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Posts Tagged ‘Emilio Estevez’

We are now officially in the second week of the Lenten season (for a real short video presentation on Lent, go to http://www.youtube.com/watch?v=Vm3JK7JYAKs&feature=player_embedded).

For those of you who observe Lent and for those of you who don’t, but would like to try and “get at” what we are observing during this season, here are some movies that you may want to check out between now and Easter Sunday.

The Way (2010)

Emilio Estevez’ remarkable mini-epic “The Way” follows the journey of California optometrist Tom Avery (Martin Sheen), whose son, Daniel (Estevez), died while walking the historic “Way of St. James” in the Pyrenees.  Not a particularly religious man, Avery nevertheless chooses to take the journey in his son’s place, carrying his ashes with him as he does so.

The film is a beautiful, emotional, and deeply personal exploration of a physical and spiritual journey that I think anyone can appreciate.

The Tree of Life (2011)

From the Big Bang to babies, from happiness to suffering, from family to faith, from sibling rivalry to death, Terrence Malick’s “The Tree of Life” is without a doubt (in my humble opinion, anyway) the most moving film of the last half-decade.  The film communicates a sort of sacramental view of creation and human life.  Through a highly poetic visual and cinematic style, Malick suggests — through a world of the ordinary and everyday — a creation that is haunted by a mysterious and holy presence.

I have to say, there are few films that move me immediately to prayer, and this is one of them.  If you want a movie that stirs up the sense of being personally loved by a God who invites you to love Him, see “Tree of Life.”

The Mission (1986)

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Roland Joffé’s 1986 period piece “The Mission” is a great look at the work of Jesuit priests fighting for the rights of natives in 18th century South America.  Fr. Gabriel (Jeremy Irons) is an especially shining example of selfless Christian love and resistance to oppression through nonviolence.

Of Gods and Men (2010)

Based on the true story of Trappist monks facing death at the hands of militant rebels in 1990s Algeria, “Of Gods and Men” is a deep and profoundly affective story of fidelity, forgiveness, and sacrifice.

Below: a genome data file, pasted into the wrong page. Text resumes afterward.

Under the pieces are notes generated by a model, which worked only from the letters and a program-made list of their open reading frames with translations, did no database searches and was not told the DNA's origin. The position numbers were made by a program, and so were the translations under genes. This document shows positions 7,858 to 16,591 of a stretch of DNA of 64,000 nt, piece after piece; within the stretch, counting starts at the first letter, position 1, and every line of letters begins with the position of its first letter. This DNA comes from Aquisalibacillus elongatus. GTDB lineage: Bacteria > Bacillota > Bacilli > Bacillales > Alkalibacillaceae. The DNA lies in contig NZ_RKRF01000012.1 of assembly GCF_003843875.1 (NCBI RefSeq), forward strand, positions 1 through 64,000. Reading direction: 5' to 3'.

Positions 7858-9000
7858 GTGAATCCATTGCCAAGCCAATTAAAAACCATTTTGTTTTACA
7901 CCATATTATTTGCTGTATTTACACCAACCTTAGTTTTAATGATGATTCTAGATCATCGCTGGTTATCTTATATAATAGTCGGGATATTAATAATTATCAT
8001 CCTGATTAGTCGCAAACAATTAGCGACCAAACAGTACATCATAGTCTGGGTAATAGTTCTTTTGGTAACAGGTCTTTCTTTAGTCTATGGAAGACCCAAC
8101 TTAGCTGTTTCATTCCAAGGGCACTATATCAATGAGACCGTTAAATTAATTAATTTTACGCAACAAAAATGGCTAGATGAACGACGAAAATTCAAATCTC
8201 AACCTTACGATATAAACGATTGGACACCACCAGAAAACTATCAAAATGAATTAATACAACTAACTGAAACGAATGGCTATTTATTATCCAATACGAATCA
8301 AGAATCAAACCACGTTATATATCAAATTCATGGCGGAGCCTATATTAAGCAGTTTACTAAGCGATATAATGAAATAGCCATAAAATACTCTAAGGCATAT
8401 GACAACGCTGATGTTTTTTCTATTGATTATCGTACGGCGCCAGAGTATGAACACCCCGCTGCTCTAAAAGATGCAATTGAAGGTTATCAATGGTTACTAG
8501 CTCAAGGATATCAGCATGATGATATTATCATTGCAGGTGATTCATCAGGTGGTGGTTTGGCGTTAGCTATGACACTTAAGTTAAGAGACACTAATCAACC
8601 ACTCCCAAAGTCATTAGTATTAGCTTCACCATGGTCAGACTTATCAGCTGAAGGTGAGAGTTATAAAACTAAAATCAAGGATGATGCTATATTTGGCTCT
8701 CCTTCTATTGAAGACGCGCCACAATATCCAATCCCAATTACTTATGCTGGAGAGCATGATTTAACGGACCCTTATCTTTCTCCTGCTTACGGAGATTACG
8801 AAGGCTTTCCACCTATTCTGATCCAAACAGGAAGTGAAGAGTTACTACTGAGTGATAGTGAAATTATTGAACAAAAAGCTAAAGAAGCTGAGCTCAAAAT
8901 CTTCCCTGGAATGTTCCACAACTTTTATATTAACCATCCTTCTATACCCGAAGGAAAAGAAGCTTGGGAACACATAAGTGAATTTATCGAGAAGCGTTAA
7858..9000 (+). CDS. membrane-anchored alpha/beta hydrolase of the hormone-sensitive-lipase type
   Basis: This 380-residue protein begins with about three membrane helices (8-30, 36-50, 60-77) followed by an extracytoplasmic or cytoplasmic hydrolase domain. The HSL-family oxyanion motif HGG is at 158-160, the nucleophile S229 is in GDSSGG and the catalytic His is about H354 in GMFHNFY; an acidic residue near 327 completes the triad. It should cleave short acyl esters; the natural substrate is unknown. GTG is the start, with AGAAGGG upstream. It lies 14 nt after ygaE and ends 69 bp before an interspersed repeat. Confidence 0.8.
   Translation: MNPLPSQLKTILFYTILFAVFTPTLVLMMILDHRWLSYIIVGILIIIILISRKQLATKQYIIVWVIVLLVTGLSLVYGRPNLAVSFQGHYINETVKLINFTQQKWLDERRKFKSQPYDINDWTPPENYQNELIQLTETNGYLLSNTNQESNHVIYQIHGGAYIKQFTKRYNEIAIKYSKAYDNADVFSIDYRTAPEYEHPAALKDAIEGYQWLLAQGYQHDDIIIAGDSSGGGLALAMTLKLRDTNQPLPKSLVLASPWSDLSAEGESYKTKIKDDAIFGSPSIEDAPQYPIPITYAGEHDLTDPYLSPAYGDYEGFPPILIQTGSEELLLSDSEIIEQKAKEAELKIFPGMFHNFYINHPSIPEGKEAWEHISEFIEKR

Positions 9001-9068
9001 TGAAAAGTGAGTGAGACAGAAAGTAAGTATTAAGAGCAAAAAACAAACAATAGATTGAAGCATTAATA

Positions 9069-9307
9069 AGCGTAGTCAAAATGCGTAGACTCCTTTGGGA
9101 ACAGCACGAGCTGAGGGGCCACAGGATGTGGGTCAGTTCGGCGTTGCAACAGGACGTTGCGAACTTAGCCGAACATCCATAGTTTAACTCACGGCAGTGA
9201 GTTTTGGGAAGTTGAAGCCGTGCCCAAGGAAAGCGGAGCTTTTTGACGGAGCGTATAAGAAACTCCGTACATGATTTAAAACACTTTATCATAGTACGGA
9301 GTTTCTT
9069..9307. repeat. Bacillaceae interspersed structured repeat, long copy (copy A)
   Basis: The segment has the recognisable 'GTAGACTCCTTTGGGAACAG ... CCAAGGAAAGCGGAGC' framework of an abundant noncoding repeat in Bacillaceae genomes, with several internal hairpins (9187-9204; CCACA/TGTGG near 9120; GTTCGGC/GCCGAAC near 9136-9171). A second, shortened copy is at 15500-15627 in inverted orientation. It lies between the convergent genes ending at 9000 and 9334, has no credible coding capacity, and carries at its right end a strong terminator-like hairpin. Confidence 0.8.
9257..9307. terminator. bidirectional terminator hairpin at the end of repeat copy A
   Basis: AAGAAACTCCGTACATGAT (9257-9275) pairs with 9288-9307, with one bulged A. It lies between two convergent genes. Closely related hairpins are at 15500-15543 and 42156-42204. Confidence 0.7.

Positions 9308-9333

Jesus of Nazareth (1977)

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(Trailer unavailable)

If you have some time on your hands, see if you can get a hold of Franco Zeffirelli’s epic miniseries “Jesus of Nazareth.”  Well-directed, well-written, and featuring very good performances, “Jesus of Nazareth” really accentuates the mercy of Jesus and His healing mission in the world.  I would especially recommend this film to people who struggle with scrupulosity and negative images of God.

The Passion of the Christ (2004)

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(Trailer unavailable)

And of course, if you’re up to it, try to check out Mel Gibson’s “The Passion of the Christ.”  Yes, it’s visceral.  Yes, it can be very disturbing.  But for Christians, it is an excellent source of meditation on how much it cost God to redeem us “while we were yet sinners” (Romans 5:8).

And last, but perhaps not least…

The Lord of the Rings (Trilogy)

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Yes, Peter Jackson’s unparalleled films based on J.R.R. Tolkien’s epic fantasy trilogy are wonderful Lenten fare.  Why?  Because they deal with such themes as self-sacrificing love, the value of suffering, and heroic virtue.  They can inspire people to change their lives, if they let them.

For those of you who are interested, here is a link to the first of two videos featuring Fr. Robert Barron’s commentary on “LOTR”: http://www.youtube.com/watch?v=Pio5pf-Eoi8.

There you have it.  Until next time, take care, and God bless.

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